Institutional investment consulting firm Callan’s annual study of fees and terms for 187 private equity partnerships uncovered a bump up in management fees from 1.75% to 2%.
Venture capital funds had the highest management fees with the maximum fee reaching up to 2.5%. Callan said the potential for high returns within venture funds helps to justify the higher fee.
“The most interesting analysis is the comparison by strategy type, given the large variation in fees from large buyouts to small buyouts to venture capital,” said Ashley DeLuce, vice president in Callan’s Private Equity group. “This analysis will be especially helpful when considering higher fee strategies, such as venture capital and small buyouts, by providing a more relevant industry comparison.”
Growth equity management fees tend to skew closer to buyout fees than venture capital fund fees. The average growth equity fee of 1.83% is comparable to medium buyout’s average of 1.87%.
Distressed/restructuring funds had the lowest management fees of any strategy type with a median of 1.50% and an average of 1.55%.
The incentive fees or carried interest percentage was mostly set pat at 20%, with 86% of funds reporting the figure. But some funds, mostly in the venture capital space, charged carried interests as high as 25% or 30%, particularly for funds in high demands.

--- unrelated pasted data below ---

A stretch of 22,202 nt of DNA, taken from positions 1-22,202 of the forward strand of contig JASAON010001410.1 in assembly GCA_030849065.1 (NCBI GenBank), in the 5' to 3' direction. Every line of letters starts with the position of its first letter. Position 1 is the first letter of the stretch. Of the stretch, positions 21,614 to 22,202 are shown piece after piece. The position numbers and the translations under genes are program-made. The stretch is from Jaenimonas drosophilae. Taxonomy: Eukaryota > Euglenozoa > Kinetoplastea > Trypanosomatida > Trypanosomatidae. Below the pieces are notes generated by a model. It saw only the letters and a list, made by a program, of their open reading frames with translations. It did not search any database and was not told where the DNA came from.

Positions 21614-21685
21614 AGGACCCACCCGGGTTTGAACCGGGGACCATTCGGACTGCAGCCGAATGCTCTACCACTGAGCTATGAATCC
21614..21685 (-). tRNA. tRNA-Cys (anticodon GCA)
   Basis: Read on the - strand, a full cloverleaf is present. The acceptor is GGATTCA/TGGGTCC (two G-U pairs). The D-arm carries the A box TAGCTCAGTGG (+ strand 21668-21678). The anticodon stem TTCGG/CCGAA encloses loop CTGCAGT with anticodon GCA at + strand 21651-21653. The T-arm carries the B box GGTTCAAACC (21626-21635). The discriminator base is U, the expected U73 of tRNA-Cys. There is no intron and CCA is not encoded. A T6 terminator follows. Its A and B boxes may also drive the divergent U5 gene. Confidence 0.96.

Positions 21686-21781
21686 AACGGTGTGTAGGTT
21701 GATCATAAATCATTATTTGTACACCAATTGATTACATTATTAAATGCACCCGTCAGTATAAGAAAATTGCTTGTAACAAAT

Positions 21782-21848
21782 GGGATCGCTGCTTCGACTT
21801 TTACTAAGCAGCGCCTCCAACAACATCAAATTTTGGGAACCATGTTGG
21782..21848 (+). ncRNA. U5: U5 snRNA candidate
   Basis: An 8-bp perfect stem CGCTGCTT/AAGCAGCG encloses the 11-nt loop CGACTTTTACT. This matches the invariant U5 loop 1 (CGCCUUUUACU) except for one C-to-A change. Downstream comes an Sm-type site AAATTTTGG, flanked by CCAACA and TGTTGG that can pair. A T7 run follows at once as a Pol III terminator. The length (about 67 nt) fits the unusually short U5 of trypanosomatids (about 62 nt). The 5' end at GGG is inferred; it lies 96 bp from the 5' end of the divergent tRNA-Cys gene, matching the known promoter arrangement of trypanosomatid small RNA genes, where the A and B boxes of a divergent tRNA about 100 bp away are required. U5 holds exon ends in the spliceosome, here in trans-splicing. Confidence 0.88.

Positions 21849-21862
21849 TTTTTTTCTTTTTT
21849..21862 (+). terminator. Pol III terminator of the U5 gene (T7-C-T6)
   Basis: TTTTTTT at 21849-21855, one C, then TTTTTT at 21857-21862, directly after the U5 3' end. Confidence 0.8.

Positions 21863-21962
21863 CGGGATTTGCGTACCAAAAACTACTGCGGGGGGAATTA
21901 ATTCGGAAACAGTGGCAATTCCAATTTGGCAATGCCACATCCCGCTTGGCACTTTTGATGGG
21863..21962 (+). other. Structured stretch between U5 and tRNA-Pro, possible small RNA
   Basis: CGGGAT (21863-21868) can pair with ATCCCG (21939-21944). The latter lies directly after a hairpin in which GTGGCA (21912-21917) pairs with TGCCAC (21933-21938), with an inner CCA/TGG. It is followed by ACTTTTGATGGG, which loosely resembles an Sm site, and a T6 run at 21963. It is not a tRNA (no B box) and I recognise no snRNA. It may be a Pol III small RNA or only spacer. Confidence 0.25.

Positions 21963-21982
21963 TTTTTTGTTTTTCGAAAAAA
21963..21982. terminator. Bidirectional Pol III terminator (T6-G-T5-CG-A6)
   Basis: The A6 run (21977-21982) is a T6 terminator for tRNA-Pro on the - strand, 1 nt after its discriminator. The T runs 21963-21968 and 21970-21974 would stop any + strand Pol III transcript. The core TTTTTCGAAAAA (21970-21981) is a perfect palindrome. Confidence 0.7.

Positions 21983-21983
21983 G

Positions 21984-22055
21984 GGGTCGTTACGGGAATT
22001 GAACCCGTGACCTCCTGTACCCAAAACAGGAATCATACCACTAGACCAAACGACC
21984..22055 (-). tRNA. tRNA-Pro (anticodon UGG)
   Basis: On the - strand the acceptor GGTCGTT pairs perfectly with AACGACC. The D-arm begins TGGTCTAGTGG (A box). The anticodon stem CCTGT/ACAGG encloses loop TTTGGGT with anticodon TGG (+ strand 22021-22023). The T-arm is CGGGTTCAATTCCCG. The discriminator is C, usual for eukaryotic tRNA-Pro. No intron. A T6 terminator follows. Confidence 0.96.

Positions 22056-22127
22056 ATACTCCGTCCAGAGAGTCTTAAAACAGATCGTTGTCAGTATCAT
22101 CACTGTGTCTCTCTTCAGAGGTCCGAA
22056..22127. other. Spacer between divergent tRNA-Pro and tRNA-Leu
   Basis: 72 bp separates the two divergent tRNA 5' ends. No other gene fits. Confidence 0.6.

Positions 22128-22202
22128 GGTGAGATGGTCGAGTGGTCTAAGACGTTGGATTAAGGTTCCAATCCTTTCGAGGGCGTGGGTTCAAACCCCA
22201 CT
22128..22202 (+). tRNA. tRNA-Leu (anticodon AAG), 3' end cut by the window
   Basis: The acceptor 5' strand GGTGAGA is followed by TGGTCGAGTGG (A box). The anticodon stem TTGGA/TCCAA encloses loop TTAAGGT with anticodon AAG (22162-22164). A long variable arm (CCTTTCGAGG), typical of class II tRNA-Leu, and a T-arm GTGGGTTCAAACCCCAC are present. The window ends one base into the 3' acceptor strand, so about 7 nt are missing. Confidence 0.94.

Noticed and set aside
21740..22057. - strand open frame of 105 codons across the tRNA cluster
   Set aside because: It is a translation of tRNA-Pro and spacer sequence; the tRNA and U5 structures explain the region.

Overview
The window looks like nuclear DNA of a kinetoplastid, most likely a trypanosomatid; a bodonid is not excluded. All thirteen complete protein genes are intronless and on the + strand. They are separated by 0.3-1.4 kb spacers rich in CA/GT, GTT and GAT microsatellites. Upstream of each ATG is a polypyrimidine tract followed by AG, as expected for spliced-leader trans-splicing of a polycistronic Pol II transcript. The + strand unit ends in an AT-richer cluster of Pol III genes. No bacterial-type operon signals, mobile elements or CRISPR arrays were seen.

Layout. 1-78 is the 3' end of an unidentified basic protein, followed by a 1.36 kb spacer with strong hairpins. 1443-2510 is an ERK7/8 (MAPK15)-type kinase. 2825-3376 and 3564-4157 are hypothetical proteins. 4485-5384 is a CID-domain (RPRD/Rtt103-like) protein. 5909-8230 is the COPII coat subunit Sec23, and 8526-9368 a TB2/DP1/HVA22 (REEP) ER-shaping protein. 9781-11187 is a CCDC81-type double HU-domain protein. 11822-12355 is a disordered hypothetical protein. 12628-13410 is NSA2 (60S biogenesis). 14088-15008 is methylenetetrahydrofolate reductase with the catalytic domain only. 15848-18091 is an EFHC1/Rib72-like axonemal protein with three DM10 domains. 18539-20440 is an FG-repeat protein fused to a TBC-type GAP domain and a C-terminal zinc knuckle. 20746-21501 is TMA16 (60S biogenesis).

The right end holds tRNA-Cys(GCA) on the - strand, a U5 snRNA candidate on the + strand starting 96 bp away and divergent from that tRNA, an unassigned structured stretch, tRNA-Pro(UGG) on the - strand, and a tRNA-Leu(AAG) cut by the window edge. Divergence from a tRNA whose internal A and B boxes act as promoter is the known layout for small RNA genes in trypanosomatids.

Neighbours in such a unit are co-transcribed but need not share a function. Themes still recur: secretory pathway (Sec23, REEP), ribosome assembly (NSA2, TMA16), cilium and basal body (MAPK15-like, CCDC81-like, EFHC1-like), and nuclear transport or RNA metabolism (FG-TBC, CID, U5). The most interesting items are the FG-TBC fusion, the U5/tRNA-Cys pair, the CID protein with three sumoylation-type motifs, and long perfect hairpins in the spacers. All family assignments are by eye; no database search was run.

Callan also started collecting data on tiered fee structures, or funds that charge a higher carried interest percentage once the fund reaches a certain threshold. Only 9% of the funds in their dataset had a tiered structure, but within venture capital more than 50% of funds had a tiered structure.
This year’s study was dominated by North American and global buyout funds, the dataset has become increasingly diverse. Callan said that the number of small buyout and venture capital funds increased, and correspondingly the number of large buyout funds surveyed decreased, which had a large impact on the results.
In conclusion, Callan added that despite the COVID-19 pandemic the partnership terms continue to be GP friendly. Some managers did offer management fee discounts in 2020, specifically for first closers to incentivize LPs to commit, according to the consulting firm, which has yet to see a shift toward more LP friendly terms.
Last year was the firm’s inaugural fee survey that surveyed 90 partnerships. The aim of the project is to help institutional investors evaluate private equity funds and serve as an industry benchmark when reviewing partnership terms.